[cpp-plugin] Header file change didn't cause recompile


(Michael Price) #1

This is for 1.7rc1

I have a directory structure like this:

gradle_test
    main.cpp
    first.h
    build.gradle

Contents of main.cpp

#include <iostream>
#include "first.h"
  int main ()
{
    std::cout << hello << std::endl;
    return 0;
}

Contents of first.h

const char hello[] = "Hello World, Michael";

Contents of build.gradle

apply plugin: 'cpp'
  cpp {
    sourceSets {
        main {
            source.srcDirs = ['./']
            source.include 'main.cpp'
        }
    }
}
  executables {
    main {
        source cpp.sourceSets.main
    }
}

I assumed that the following claim from the release notes would mean that changes to a header dependency would cause the compileMainExecutable task to execute:

Detects changes to compiler and linker settings, in addition to changes in source and header files.

After running gradle mainExecutable, it builds a working executable. Changing the contents of first.h and running the command again results in gradle saying that compileMainExecutable is UP-TO-DATE. Why?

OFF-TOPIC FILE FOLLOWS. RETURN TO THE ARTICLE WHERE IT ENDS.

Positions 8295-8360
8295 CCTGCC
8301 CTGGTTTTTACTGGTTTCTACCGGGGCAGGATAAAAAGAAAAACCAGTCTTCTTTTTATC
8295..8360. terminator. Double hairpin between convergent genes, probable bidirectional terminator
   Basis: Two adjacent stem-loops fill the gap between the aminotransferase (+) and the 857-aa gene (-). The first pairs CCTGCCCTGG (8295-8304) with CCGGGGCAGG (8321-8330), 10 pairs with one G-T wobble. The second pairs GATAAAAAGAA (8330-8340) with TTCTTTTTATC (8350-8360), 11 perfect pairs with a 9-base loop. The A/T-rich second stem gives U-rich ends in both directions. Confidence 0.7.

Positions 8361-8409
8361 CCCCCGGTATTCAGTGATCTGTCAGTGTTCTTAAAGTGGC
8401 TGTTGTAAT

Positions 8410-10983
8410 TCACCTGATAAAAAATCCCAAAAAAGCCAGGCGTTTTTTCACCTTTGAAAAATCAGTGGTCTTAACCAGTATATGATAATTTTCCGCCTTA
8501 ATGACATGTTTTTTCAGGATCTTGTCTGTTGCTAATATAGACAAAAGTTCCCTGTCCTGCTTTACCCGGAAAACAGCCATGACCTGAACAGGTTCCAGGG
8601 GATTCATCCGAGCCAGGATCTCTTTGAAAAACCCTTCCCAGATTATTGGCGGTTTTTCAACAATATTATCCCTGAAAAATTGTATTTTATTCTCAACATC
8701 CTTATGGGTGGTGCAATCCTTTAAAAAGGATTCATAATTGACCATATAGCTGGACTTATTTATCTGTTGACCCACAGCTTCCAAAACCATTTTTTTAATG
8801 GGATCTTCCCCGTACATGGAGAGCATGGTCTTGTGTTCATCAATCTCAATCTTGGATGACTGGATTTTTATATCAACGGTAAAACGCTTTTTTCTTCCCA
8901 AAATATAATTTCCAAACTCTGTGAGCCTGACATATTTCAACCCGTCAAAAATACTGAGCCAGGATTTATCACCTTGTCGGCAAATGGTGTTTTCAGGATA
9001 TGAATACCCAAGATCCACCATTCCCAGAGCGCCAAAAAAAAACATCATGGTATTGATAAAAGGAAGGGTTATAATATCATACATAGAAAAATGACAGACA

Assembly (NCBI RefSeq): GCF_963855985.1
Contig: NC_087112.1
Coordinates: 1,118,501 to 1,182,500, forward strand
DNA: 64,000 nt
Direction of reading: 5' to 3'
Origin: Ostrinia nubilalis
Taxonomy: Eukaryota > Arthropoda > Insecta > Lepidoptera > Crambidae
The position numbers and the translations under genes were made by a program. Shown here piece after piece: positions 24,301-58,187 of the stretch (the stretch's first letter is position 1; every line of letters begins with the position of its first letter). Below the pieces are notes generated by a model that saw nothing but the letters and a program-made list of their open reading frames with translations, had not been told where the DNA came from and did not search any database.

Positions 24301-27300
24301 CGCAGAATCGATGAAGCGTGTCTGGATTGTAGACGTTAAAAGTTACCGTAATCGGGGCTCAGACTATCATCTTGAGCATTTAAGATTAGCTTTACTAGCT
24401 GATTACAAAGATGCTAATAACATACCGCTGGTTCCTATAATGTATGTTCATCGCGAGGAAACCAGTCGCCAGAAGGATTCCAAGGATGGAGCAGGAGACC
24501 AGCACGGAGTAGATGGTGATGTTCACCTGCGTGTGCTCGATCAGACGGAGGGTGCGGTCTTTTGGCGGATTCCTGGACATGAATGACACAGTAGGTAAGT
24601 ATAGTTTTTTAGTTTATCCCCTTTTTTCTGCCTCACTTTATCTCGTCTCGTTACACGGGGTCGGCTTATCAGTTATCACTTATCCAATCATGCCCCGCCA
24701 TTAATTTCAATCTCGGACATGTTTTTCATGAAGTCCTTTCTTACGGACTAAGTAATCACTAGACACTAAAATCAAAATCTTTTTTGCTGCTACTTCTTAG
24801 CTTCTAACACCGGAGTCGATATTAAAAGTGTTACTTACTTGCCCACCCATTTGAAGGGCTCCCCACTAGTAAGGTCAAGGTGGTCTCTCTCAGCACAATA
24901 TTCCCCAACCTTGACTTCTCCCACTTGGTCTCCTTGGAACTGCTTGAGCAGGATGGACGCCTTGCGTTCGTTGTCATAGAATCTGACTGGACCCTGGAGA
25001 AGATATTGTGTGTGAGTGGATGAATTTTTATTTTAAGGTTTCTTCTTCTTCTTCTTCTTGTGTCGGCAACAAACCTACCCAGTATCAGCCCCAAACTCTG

Native incremental build lacks -MMD support or some analogue
#2

I’m actually surprised that this is working for you at all: you’re not telling Gradle where to find your header file, so it’s not being included in the inputs for compile. Presumably, GCC is smart enough to look in the same directory as the source file to locate your header, but Gradle knows nothing about it.

Try something like this:

cpp {
     sourceSets {
         main {
            source {
                srcDirs project.rootDir
                include '*.cpp'
            }
            exportedHeaders {
                srcDirs project.rootDir